“It is no exaggeration to say that this reliance on DARE made my own volume [=From Ulster to America: The Scotch-Irish Heritage of American English, 2006] far richer and more substantial. My volume thus represents a kind of ripple effect of DARE, which not only records American English, but makes it available in numerous ways to other scholars.”
Michael B. Montgomery, University of South Carolina, Emeritus

“Your tapes have been an invaluable resource in my work as a dialect coach. In researching the dialects for the upcoming Broadway revival of Oklahoma, I found that yours were the best resources available for sounds of turn-of-the-century northeast Oklahoma. The clarity, diversity, and length of the recordings enabled me to make distinctions among the dialects of nearly forty characters.”
Kate Wilson, The Juilliard School, Drama Division

“One of my interests is the history of commercial names in the U.S. DARE is a valuable resource in that regard. I know that DARE is constantly being consulted by intellectual property attorneys for that very reason. I always mention DARE when I teach the Language and Law course that I give at Duke.”
Ron Butters, Duke University

“Congratulations! It’s splendid! A quick glance . . . at the infamous ‘N-word’ shows what is undoubtedly the most sensitive and accurate treatment of this word ever produced. But similar treasures can be found on almost every page [of Volume III].”
Sidney I. Landau, Reference Director, Cambridge University Press, N. American Branch

“Your assistance has brought a sigh of relief to a great many librarians at our library. Thanks!”
Amy E. Kinard, Jackson County Library, Medford, Oregon

“Here in the Institute for Oral History, we use the Dictionary of [American] Regional English frequently to assist us in transcribing oral history memoirs. . . . When an undergraduate student transcriber gets stumped, . . . we exhaust the standard unabridged dictionary, then we turn to the DARE. . . . We use it on a regular basis, and we need it.”
M. Rebecca Sharpless, Director, Institute for Oral History, Baylor University

“Although I’m not a linguist, I’ve found the volumes of the DARE immensely helpful in a variety of public history projects. . . . I realize it [=DARE] must be a monumental task, but I think it’s an immensely important project whose value, for both scholars and the general public, will appreciate over the years.”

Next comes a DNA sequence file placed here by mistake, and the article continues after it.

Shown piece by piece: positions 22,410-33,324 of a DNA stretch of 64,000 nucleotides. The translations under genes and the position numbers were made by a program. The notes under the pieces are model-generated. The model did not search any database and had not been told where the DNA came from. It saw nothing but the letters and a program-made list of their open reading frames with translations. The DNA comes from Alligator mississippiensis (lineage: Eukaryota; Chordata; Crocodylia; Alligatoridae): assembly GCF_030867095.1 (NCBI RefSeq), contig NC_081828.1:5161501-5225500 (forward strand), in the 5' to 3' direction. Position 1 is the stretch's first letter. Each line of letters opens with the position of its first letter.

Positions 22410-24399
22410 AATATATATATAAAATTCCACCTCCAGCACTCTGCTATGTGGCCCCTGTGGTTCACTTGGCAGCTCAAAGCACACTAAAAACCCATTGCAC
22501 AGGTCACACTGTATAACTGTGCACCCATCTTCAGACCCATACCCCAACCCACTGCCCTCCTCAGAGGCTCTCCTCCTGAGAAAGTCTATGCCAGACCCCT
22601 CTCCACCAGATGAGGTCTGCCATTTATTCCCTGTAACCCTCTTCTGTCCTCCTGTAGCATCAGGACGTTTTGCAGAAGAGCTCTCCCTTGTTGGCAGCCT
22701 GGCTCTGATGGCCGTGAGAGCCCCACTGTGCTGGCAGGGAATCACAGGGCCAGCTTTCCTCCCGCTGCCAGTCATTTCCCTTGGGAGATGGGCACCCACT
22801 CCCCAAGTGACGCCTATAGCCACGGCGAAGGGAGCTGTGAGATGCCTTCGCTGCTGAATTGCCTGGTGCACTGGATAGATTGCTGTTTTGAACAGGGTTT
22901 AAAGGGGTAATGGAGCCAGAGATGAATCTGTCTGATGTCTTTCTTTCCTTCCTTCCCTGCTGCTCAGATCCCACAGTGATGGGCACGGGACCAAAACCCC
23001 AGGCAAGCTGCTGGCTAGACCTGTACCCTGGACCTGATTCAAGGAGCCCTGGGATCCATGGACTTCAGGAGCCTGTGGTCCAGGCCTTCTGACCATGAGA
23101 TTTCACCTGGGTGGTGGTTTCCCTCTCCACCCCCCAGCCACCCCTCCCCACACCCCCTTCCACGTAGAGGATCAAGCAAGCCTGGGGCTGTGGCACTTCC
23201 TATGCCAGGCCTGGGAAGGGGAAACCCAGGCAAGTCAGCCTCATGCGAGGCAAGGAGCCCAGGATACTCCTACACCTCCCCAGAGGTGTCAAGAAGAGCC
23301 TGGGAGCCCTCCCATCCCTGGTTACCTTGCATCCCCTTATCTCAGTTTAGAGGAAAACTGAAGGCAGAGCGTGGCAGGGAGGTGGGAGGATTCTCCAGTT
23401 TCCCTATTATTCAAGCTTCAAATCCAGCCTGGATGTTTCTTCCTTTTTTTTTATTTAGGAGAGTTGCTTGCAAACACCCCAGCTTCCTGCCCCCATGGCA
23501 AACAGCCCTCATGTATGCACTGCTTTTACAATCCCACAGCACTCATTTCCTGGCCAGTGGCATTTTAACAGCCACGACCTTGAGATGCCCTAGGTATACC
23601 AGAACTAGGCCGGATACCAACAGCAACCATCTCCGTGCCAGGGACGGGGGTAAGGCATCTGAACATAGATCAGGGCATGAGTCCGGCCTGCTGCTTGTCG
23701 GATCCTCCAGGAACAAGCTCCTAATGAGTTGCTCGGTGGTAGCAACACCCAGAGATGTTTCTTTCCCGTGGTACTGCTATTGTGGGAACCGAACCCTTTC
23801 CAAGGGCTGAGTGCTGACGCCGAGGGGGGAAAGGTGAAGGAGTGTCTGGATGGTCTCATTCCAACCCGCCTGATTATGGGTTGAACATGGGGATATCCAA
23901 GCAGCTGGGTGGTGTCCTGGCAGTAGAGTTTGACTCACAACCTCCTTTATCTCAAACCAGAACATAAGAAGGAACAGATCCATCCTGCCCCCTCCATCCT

Curt Miner, Historian, State Museum of Pennsylvania

DARE is used extensively by Merriam-Webster for research into regional terms. . . . We consider it one of the most important resources in our editorial library, and one of the two or three most important ongoing dictionary projects in English.”
Joanne Despres, Senior Editor, Merriam-Webster, Inc.

“A mediator used this term [=dogfall settlement] yesterday and I had to look it up online.  I found the definition in a ‘screen shot’ of the DARE.  It is a term used to denote a tie in a wrestling match or a fight.  Looks like it is used primarily in Arkansas, KY, etc., which is interesting because this mediator was from Louisville.”
Wright Mitchell, Attorney, Atlanta, Georgia

The Dictionary of American Regional English is a terrific resource for the courses that I teach in English syntax and morphology. . . . The DARE editors have made wonderful contributions to my classes, giving guest lectures and even designing tasks that allowed students to contribute to DARE (by checking electronic historical data bases for early attestations of regionalisms). Students also love the interview I recently did with Joan Hall on the subject of common beliefs about dialects, as part of my podcast series [at].”
Anja Wanner, University of WisconsinMadison

“Not only is DARE important in my research of slang and regionalisms, it is particularly useful in demonstrating regional and social dialects to middle school and high school students.”
David Barnhart, Editor, The Barnhart Dictionary Companion

“I use DARE when we discuss dialects and language variation and change—we go to the library and do a DARE ‘scavenger hunt’ in which students have a list of dialect terms they look up in DARE. . . . We also always use at least one of the DARE ‘quizzes’ from the web site.”